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Doubt Cast on Same-Sex Marriage Ban During Supreme Court Oral Arguments

 

Oral arguments occurred on Tuesday in front of the U.S. Supreme Court for Proposition 8, the gay marriage ban in California. Audio from the arguments can be found here. The transcript of the arguments is here.

 

Justice Anthony Kennedy called the idea of same-sex marriage “unchartered waters. And you can play with that metaphor. There’s a wonderful destination” or “a cliff.”



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“They want their parents to have full recognition and legal status,” Kennedy told Charles J. Cooper, who is representing supporters of Prop 8. “The voice of those children is considerable in this case, don’t you think?”

 

“Can you think of any other rational basis, reason, for a state using sexual orientation as a factor in denying homosexuals benefits or imposing burdens on them?” Justice Sonia Sotomayor asked Cooper. “Is there any other rational decision-making that the government could make? Denying them a job, not granting them benefits of some sort, any other decision?”

 

Cooper answered by saying that Prop 8 supports “responsible procreation.” This caused Justice Elena Kagan to respond with, “If you are over the age of 55, you don’t help us serve the government’s interest in regulating procreation through marriage. So why is that different?”

 

Justice Antonin Scalia asked Ted Olson, the lawyer representing the two same-sex couples fighting Prop 8, “When did it become unconstitutional to exclude homosexual couples from marriage? 1791 [when the Bill of Rights was ratified]? 1868, when the 14th Amendment was adopted?”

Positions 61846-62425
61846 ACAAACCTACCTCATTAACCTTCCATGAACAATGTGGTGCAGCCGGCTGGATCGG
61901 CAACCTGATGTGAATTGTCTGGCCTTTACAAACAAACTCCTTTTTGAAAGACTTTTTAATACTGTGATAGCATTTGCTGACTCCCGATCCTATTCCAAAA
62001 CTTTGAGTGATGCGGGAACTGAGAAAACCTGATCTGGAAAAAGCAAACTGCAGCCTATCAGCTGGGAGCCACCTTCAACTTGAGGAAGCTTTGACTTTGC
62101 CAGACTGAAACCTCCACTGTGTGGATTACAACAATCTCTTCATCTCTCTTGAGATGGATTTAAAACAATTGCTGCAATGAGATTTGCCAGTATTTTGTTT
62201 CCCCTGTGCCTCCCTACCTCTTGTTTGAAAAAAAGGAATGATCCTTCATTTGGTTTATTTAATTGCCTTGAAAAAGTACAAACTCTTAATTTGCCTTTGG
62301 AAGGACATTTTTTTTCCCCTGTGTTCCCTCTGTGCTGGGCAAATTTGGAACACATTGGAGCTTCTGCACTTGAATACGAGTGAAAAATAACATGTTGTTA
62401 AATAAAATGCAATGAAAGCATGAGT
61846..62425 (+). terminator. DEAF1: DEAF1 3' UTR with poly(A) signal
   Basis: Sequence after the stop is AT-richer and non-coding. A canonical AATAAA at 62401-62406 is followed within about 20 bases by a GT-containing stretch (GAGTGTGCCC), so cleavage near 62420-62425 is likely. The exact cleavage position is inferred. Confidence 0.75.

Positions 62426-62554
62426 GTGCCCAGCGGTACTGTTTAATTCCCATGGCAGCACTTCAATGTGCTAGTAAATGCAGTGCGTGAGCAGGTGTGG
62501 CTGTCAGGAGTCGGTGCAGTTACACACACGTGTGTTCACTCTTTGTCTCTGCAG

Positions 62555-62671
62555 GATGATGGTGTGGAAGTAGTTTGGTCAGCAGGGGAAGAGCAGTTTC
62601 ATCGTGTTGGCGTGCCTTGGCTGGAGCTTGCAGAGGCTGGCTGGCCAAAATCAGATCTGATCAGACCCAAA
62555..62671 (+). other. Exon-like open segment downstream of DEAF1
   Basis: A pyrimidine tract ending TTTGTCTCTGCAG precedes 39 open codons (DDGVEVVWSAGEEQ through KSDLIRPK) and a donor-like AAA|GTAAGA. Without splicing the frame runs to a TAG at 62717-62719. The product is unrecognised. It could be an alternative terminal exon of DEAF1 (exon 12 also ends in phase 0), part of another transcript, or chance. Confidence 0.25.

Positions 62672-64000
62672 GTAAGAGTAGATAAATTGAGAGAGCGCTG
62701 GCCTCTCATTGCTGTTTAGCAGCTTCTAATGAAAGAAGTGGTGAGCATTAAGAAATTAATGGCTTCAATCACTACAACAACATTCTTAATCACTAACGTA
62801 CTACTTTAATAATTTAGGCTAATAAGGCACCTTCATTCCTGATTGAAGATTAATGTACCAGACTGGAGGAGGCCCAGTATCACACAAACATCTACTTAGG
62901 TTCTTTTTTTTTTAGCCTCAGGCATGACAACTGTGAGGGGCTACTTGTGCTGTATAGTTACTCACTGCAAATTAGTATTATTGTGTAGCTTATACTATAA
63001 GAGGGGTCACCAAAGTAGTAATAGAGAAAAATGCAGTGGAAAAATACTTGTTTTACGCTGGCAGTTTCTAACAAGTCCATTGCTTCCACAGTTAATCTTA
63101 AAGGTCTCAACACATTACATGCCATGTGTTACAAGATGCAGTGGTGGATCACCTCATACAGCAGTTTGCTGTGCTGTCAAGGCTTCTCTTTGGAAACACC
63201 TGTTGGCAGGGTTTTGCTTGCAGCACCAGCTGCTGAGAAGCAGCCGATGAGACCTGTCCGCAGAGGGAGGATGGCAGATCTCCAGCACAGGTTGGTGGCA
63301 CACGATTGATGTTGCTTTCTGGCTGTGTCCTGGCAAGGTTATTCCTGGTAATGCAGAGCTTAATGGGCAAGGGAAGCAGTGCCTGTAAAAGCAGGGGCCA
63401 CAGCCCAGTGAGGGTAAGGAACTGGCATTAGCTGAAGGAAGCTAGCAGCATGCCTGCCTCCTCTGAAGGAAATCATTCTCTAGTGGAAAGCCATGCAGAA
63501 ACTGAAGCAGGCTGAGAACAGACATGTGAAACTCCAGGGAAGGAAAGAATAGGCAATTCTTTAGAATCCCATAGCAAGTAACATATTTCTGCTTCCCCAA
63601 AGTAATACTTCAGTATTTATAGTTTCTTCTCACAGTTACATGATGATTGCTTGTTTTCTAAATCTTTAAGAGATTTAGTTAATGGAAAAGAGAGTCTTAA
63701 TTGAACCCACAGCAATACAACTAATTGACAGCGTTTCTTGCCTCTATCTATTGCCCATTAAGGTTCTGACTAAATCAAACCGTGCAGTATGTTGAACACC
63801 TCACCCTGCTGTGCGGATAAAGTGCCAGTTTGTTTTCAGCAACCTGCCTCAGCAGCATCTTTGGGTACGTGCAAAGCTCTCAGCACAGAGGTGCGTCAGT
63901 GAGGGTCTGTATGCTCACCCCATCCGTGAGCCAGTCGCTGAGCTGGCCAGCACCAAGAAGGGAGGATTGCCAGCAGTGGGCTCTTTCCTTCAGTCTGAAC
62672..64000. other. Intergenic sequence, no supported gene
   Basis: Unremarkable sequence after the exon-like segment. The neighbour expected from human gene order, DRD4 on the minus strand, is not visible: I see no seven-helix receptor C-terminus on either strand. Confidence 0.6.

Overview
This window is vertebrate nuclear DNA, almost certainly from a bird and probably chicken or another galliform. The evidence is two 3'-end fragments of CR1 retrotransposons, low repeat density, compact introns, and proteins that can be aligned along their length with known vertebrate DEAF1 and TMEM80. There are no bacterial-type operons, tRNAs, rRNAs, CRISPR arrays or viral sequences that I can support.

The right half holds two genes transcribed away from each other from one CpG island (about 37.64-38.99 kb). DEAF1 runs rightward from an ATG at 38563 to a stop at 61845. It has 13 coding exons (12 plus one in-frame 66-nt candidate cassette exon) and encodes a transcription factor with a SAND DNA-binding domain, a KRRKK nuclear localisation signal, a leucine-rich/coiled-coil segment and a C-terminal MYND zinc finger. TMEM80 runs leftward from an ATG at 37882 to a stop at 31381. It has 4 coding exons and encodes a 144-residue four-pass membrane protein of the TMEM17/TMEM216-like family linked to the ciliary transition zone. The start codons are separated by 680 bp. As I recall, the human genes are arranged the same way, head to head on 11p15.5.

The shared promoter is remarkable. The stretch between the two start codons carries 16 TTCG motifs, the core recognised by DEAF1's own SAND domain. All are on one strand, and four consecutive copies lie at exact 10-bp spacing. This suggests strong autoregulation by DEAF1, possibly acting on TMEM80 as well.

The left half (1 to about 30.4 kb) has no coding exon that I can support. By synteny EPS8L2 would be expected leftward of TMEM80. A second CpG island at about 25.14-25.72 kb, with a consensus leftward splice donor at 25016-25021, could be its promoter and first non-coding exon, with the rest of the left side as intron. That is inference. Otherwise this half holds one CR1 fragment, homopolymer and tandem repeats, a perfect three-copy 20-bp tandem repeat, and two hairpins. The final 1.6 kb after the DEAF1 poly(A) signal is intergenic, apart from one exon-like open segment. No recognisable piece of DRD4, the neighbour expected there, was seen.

Olson then asked Scalia, “When did it become unconstitutional to prohibit interracial marriages?”

 

“It’s an easy question,” Scalia said. “At the time that the equal protection clause was adopted. That’s absolutely true. But don’t give me a question to my question.”

 

“There’s no specific date in time,” Olson answered. “This is an evolutionary cycle.”

 

Justice Samuel Alito said, “You want us to step in and render a decision based on an assessment of the effects of this institution which is newer than cell phones or the Internet. On a question like that, of such fundamental importance, why should it not be left for the people, either acting through initiatives and referendums or through their elected public officials?”

 

By the time the arguments concluded, Kennedy was under the belief that proponents of Prop 8 had standing to sue, that same-sex couples had the right to wed and that this right extends to all states.

 

“Why [do] you think we should take and decide this case?” Kennedy asked Cooper.

 

Kennedy also shot down the 9th U.S. Circuit Court of Appeals’ California-only reasoning behind its ruling. The decision in the case of Hollingsworth v. Perry should come sometime in July.

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Posted by on March 26, 2013. Filed under Legal News. You can follow any responses to this entry through the RSS 2.0. You can skip to the end and leave a response. Pinging is currently not allowed.